What is SAP Implementation?
An SAP implementation is a large scale, multi-month (or year) project that requires a “methodology” to help organizations successfully execute an SAP implementation and maximize the use of SAP’s functionality after go-live.
The implementation of an SAP Project covers the following phases:
- Phase 1: Project Preparation
- Phase 2: Business Blueprint
- Phase 3: Realization
- Phase 4: Final Preparation
- Phase 5: Go Live and Support
A detailed description about each of these phases is given below.
Phase 1: Project Preparation
In this phase, project has to be planned and foundations for successful implementation have to be laid. This is an important stage in which the strategic decisions important to your project can be made:
- Define your project goals and objectives
- Clarify the scope of your implementation
- Define your project schedule, budget plan, and implementation sequence
- Establish the project organization and relevant committees and assign resources
Phase 2: Business Blueprint
- In this phase you create a blueprint using the Question & Answer database (Q&Adb), which documents your enterprise’s requirements and establishes how your business processes and organizational structure are to be represented in the SAP System. You also refine the original project goals and objectives and revise the overall project schedule in this phase.
- SAP has defined a business blueprint phase to help extract relevant information about your company that is necessary for implementation. These blueprints are in the form of questionnaires that are designed to probe for information that uncovers how your company does business. As such, they also serve to document the implementation.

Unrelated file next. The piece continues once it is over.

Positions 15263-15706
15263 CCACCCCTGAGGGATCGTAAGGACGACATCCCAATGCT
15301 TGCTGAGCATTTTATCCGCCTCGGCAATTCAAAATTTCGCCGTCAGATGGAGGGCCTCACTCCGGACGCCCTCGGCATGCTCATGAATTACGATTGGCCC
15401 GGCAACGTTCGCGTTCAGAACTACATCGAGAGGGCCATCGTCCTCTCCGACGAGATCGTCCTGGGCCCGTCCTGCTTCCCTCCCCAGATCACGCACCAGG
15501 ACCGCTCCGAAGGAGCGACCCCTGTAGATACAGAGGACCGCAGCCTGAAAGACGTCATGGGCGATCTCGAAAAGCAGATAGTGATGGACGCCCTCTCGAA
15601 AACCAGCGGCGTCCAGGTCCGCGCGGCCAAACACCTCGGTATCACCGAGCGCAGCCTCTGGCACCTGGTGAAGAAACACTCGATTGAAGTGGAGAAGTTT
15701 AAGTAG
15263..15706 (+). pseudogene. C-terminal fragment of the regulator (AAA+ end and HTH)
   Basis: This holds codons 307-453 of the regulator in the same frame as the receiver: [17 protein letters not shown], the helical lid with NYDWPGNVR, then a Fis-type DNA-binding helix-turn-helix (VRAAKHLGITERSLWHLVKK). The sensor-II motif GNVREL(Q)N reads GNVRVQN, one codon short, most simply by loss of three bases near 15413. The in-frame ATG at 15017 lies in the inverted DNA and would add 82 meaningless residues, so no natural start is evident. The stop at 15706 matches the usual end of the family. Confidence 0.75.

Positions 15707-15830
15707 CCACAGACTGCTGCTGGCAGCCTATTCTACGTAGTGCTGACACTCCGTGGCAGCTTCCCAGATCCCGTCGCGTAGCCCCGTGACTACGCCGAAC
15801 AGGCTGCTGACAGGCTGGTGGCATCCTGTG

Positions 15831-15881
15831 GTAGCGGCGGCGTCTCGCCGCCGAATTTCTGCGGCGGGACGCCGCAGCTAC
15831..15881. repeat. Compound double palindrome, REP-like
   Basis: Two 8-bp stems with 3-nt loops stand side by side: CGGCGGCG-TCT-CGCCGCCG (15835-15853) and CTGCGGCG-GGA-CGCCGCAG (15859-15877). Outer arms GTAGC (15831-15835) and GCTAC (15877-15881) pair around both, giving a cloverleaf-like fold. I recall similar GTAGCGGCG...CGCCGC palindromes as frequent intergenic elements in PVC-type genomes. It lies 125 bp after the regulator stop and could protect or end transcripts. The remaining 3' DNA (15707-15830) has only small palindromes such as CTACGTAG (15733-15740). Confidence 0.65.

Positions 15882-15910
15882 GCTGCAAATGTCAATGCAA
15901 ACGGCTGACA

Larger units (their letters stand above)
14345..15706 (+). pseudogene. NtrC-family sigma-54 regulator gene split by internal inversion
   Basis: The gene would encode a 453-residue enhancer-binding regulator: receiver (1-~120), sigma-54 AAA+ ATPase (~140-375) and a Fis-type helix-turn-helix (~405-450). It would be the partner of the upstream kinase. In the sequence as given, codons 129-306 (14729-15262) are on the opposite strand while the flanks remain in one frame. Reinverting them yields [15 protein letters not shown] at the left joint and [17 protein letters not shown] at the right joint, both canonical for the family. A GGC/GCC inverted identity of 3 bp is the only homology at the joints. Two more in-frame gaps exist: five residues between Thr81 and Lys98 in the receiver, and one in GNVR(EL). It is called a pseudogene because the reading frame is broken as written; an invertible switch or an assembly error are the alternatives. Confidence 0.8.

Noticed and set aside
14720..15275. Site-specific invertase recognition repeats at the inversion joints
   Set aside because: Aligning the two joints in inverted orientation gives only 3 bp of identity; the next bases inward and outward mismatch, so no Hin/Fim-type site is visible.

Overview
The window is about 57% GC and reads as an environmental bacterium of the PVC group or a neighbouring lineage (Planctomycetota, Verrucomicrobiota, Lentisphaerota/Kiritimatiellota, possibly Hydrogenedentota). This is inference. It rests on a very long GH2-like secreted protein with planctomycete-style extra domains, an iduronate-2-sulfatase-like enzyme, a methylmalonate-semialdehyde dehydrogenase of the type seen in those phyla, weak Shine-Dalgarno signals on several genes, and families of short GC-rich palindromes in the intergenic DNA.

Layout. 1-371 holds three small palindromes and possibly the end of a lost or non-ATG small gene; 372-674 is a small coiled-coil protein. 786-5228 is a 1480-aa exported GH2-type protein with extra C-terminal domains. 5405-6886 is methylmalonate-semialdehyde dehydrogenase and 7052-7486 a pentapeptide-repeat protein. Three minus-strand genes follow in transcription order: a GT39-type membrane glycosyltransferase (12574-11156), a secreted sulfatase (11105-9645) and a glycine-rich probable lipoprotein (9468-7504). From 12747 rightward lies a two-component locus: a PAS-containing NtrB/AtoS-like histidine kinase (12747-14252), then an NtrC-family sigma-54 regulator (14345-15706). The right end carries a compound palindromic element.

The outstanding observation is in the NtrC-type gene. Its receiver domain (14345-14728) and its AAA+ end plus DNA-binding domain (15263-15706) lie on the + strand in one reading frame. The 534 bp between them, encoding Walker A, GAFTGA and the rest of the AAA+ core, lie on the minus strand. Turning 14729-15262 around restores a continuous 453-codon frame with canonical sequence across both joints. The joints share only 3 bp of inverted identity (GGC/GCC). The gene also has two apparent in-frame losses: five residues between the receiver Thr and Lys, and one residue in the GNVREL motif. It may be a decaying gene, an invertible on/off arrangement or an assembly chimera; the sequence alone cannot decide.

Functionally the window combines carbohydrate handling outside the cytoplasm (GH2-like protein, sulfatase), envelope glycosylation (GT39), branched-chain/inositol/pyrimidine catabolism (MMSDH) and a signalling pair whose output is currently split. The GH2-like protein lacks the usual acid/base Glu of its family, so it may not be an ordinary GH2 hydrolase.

- Each business blueprint document essentially outlines your future business processes and business requirements.
Phase 3: Realization
- In this phase, you configure the requirements contained in the Business Blueprint. Baseline configuration (major scope) is followed by final configuration (remaining scope), which can consist of up to four cycles. Other key focal areas of this phase are conducting integration tests and drawing up end user documentation
- The Realization phase is broken in to two parts.
- Your SAP consulting team helps you configure your baseline system, called the baseline configuration.
- Your implementation project team fine-tunes that system to meet all your business and process requirements as part of the fine tuning configuration.
Phase 4: Final Preparation
- In this phase you complete your preparations, including testing, end user training, system management, and cutover activities. All open issues in this phase must also be resolved in this phase. At this stage you need to ensure that all the prerequisites for your system to go live have been fulfilled.
- As phase 3 merges into phase 4, you should find yourselves not only in the midst of SAP training, but also in the midst of rigorous functional and stress testing. Phase 4 also concentrates on the fine tuning of your configuration before Go-live and more importantly, the migration of data from your old system or systems to SAP.